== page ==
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Jewish Journal

Robertson Branch Library Now Open Sundays

by Jonah Lowenfeld

May 3, 2011 | 6:47 pm

Caption: Los Angeles Public Library, Robertson Branch.  Photo by Jonah Lowenfeld

Caption: Los Angeles Public Library, Robertson Branch. Photo by Jonah Lowenfeld

To accommodate Shabbat-observant patrons, the Robertson branch of the Los Angeles Public Library (LAPL) has changed its weekend hours. Located in the heavily Jewish neighborhood of Pico-Robertson, the branch is now open from 1 to 5 p.m. on Sundays and closed on Saturdays.

The change took effect on April 10, marking the first time that any library branch has been open on a Sunday since April 2010, when $22 million cut from the library’s annual budget forced a drastic reduction in service. All 73 Los Angeles libraries have been closed on Mondays as well since last July.

“If you’re observant, you can’t go on Saturdays, and it’s closed on Sundays, so we thought it would make more sense to at least have one library, hopefully close to a large concentration of observant Jews, that was open on Sunday instead,” City Councilman Paul Koretz said. Koretz, whose district includes the Robertson Branch, proposed the change to the Library Board of Commissioners, which unanimously approved the change in February.

Because of union-negotiated contracts that pay library employees time-and-a-half for working on Sundays, it costs as much to keep the Robertson Branch open for four hours on Sundays as it did to keep it open for almost twice as long (10 a.m.-5:30 p.m.) on Saturdays, LAPL spokesman Peter Persic said.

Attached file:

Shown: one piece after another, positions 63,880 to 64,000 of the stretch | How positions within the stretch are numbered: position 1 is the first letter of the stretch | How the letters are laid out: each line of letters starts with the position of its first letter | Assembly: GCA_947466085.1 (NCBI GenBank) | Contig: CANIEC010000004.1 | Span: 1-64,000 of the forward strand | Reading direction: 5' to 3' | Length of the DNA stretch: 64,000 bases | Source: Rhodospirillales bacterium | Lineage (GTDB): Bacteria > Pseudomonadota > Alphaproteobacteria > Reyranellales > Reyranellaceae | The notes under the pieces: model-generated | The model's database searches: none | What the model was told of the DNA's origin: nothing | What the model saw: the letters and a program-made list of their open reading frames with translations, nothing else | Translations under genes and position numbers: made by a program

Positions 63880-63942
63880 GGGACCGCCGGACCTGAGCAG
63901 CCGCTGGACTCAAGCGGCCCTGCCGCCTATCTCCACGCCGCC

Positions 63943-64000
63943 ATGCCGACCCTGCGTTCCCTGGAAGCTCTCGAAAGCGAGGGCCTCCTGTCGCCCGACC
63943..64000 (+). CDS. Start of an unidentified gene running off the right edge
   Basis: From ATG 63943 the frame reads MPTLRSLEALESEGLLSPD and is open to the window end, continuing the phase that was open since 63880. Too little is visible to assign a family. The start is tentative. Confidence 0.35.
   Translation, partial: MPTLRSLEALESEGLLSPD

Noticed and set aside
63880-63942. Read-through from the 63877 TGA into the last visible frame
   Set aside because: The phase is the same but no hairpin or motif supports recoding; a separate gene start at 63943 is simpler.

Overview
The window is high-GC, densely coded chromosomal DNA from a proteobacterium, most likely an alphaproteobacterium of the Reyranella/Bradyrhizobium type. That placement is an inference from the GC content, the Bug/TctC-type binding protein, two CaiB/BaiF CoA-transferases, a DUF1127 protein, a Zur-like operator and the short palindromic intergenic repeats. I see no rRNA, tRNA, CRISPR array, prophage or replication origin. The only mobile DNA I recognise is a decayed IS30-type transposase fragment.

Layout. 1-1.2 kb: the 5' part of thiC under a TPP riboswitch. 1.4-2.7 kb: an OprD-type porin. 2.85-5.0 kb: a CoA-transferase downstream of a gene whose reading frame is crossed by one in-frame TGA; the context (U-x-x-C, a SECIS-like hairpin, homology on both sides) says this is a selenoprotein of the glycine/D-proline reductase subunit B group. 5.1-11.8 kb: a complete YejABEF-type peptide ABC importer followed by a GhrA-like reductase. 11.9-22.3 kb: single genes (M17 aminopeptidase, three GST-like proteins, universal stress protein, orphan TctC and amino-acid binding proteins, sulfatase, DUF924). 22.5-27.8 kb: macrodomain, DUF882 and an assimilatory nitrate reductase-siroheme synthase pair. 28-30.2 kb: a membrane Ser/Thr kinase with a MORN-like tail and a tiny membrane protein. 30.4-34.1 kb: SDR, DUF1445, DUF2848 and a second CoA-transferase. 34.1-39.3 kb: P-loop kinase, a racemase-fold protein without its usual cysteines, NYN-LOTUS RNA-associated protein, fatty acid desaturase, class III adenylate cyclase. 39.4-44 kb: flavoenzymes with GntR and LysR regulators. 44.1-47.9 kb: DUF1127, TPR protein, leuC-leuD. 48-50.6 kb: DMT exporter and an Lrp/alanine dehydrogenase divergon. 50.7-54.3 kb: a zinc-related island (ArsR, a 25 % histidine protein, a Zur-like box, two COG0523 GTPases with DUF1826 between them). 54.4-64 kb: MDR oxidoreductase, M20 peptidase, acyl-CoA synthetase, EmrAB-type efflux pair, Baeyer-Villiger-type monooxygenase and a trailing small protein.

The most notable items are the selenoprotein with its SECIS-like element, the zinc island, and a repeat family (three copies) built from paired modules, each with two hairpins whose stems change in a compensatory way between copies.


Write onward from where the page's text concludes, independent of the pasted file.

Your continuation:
In March 2011, voters approved Measure L, which forces the city to allocate a larger share of property-tax monies to libraries. That is expected to restore hours at branches across the city, albeit slowly. Monday hours are set to be restored first, Persic said, and the Robertson branch could remain the only branch open on Sundays until at least 2014.

Ideally, Koretz said, he would support the opening of a second library branch near an Orthodox neighborhood in the Valley. Barring that, he hopes it won’t take three years to restore Sunday hours at the Central Library downtown. “I would think that it would be logical to keep the main library open seven days a week,” Koretz said.

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